Disney’s Grand Californian Hotel & Spa is the flagship hotel at Disneyland Resort with a AAA four-diamond rating that is themed as a bygone-era National Park lodge with styling from the 20th Century American Arts & Crafts movement. Its lobby atrium draws inspiration from Yellowstone National Park’s Old Faithful Inn, while the exterior pays homage to Yosemite National Park’s Ahwahnee Hotel.
As its name implies, the architecture is, generally, inspired by Northern California. Walt Disney World regulars will notice a lot of similarities between Wilderness Lodge and Disney’s Grand Californian Hotel (they were designed by the same man!), but upon closer inspection, there are plenty of subtle differences that set them apart. In almost every regard, the Grand Californian is superior.
The Hotel is Disneyland Resort’s newest, built in 2001 along with the addition of Disney’s California Adventure. Disney Vacation Club was added to the Hotel in 2009. Disney’s Grand Californian Hotel features Disneyland Resort’s best restaurant in Napa Rose, plus another great table service restaurant in Storyteller’s Cafe, an excellent lounge in Hearthstone Lounge, and an underrated counter service restaurant in Whitewater Snacks. For being in the middle of Disneyland Resort, Grand Californian has a surprisingly large footprint, with 3 pools, including a main pool with a 100-foot water slide that wraps around the stump of a giant redwood tree. The entire pool area is styled to mirror the Reedwood Creek Challenge, which it is adjacent to in Disney California Adventure.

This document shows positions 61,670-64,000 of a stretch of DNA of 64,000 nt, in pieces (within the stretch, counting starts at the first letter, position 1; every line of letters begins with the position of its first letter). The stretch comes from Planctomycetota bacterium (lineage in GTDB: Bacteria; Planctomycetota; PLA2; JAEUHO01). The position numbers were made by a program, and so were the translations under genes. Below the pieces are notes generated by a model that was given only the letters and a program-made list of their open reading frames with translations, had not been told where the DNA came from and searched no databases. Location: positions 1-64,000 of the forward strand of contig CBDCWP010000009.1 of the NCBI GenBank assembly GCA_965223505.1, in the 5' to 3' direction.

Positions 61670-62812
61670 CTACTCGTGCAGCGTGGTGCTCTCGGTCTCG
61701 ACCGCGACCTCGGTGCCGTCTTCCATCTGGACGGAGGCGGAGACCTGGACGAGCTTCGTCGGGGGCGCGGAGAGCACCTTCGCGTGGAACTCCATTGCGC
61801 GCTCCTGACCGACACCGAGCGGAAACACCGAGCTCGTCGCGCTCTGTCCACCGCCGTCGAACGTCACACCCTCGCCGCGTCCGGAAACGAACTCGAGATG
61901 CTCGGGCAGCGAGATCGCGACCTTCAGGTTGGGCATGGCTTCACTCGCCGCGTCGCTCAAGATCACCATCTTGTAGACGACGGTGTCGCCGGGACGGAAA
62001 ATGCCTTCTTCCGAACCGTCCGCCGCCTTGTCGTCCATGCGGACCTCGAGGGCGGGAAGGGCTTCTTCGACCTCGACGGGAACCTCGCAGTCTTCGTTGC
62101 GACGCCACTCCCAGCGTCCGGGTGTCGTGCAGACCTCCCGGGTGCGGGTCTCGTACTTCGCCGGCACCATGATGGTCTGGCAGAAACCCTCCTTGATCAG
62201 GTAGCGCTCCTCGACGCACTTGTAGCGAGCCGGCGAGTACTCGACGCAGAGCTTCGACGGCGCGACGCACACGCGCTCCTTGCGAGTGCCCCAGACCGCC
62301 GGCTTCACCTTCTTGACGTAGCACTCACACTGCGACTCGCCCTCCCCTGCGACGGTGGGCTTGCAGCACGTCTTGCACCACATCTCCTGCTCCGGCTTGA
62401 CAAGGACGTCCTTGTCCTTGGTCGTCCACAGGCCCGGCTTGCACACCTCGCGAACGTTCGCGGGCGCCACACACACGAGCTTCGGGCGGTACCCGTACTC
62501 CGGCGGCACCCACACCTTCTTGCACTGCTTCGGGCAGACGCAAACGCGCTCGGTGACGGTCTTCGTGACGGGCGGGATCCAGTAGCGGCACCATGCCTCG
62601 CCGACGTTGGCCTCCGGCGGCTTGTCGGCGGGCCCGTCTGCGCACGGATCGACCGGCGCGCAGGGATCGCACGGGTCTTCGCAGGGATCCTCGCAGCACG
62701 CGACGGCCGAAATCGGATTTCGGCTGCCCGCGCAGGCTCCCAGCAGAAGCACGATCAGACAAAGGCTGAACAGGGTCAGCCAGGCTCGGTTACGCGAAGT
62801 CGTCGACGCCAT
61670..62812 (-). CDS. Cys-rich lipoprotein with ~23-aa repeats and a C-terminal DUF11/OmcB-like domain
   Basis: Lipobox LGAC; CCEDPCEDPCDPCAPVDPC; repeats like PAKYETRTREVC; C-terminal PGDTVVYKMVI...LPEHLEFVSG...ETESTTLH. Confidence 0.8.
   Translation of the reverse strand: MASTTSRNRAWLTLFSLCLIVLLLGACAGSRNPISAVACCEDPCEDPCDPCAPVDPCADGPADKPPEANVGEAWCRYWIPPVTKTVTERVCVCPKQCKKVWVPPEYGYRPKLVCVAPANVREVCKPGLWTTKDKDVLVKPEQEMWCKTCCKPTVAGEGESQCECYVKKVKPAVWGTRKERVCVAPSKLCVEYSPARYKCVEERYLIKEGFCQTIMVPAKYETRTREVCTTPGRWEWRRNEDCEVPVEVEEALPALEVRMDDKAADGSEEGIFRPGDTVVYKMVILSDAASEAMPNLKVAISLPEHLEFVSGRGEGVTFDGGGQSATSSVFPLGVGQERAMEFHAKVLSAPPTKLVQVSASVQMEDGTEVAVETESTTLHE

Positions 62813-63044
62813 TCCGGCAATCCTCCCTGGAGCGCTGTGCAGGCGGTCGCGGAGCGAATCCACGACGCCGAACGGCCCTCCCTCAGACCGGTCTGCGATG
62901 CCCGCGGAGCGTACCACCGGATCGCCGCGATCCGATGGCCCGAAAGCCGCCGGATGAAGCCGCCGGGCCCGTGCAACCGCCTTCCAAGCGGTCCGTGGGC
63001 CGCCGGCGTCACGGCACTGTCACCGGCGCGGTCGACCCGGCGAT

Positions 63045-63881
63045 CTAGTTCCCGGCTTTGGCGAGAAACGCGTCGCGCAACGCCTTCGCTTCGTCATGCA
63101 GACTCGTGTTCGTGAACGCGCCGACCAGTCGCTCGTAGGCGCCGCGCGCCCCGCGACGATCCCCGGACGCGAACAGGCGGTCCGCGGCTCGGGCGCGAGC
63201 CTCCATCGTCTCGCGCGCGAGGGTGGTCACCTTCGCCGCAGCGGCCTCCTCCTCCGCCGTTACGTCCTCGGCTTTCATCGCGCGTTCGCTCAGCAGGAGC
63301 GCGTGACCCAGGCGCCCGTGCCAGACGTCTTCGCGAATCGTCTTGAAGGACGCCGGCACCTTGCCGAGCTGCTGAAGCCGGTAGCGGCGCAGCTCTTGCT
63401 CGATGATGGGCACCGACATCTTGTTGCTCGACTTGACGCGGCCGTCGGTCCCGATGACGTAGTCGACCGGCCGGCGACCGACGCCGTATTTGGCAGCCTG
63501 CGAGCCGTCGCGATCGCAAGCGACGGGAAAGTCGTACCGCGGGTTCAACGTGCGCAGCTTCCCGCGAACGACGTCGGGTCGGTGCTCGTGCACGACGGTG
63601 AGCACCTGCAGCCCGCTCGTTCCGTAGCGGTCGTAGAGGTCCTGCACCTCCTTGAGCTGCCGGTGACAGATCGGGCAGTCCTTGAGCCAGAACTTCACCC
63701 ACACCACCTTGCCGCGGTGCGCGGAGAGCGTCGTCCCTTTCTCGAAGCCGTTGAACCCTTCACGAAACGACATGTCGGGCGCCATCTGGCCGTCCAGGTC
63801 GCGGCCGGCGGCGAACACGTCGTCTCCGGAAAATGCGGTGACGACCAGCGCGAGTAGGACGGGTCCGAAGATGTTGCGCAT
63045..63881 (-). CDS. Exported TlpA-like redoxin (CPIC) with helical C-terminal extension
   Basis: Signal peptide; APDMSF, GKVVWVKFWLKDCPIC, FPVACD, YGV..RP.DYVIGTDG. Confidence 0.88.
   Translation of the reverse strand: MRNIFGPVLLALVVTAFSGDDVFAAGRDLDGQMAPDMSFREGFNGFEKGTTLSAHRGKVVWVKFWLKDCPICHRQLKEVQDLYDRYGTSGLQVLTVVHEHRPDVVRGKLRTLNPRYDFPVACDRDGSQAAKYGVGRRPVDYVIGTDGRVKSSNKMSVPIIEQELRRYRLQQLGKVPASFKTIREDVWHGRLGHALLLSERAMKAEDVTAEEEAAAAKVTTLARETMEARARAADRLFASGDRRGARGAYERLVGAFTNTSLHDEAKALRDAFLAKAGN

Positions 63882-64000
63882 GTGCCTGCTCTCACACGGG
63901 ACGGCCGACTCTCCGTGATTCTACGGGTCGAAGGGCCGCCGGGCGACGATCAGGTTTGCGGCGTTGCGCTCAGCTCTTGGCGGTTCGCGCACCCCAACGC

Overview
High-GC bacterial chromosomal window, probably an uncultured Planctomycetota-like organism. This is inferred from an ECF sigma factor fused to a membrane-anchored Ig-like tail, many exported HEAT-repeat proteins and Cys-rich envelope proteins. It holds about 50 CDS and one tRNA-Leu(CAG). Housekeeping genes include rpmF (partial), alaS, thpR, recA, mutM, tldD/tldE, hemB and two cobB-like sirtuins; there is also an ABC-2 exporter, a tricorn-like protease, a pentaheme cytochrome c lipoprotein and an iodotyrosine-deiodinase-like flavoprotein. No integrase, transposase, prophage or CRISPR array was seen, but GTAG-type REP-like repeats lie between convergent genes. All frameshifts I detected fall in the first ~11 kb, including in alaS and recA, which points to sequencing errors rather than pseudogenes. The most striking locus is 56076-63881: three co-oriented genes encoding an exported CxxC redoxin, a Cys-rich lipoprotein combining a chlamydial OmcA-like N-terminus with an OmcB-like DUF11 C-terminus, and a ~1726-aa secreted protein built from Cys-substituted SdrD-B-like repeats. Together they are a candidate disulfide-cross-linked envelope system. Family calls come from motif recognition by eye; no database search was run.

The greatest “feature” of Disney’s Grand Californian Hotel is, quite possibly, its entrance into Disney California Adventure. This entrance makes it the closest hotel to any Disney theme park in the United States. It’s also an incredibly short walk to Disneyland (either through Disney California Adventure or Downtown Disney). This is a huge benefit, especially when coupled with morning Extra Magic Hours, which are great for fast access to Radiator Springs Racers in Cars Land!